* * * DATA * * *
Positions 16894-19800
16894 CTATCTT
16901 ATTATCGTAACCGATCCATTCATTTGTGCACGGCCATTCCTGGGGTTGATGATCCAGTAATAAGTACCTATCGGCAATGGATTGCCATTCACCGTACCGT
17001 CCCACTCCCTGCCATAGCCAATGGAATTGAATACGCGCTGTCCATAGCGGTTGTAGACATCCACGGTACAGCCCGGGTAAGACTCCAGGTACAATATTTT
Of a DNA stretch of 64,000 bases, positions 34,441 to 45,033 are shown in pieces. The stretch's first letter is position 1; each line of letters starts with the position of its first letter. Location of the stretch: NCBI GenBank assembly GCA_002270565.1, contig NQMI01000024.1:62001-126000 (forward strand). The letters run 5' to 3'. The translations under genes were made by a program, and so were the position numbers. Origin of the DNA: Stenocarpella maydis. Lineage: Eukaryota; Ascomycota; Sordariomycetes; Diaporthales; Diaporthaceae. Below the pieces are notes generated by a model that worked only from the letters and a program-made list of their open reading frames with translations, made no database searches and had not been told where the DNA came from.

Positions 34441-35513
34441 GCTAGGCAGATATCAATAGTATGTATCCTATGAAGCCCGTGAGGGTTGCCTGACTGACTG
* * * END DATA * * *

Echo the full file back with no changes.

Positions 16894-19800
16894 CTATCTT
16901 ATTATCGTAACCGATCCATTCATTTGTGCACGGCCATTCCTGGGGTTGATGATCCAGTAATAAGTACCTATCGGCAATGGATTGCCATTCACCGTACCGT
17001 CCCACTCCCTGCCATAGCCAATGGAATTGAATACGCGCTGTCCATAGCGGTTGTAGACATCCACGGTACAGCCCGGGTAAGACTCCAGGTACAATATTTT
Of a DNA stretch of 64,000 bases, positions 34,441 to 45,033 are shown in pieces. The stretch's first letter is position 1; each line of letters starts with the position of its first letter. Location of the stretch: NCBI GenBank assembly GCA_002270565.1, contig NQMI01000024.1:62001-126000 (forward strand). The letters run 5' to 3'. The translations under genes were made by a program, and so were the position numbers. Origin of the DNA: Stenocarpella maydis. Lineage: Eukaryota; Ascomycota; Sordariomycetes; Diaporthales; Diaporthaceae. Below the pieces are notes generated by a model that worked only from the letters and a program-made list of their open reading frames with translations, made no database searches and had not been told where the DNA came from.

Positions 34441-35513
34441 GCTAGGCAGATATCAATAGTATGTATCCTATGAAGCCCGTGAGGGTTGCCTGACTGACTG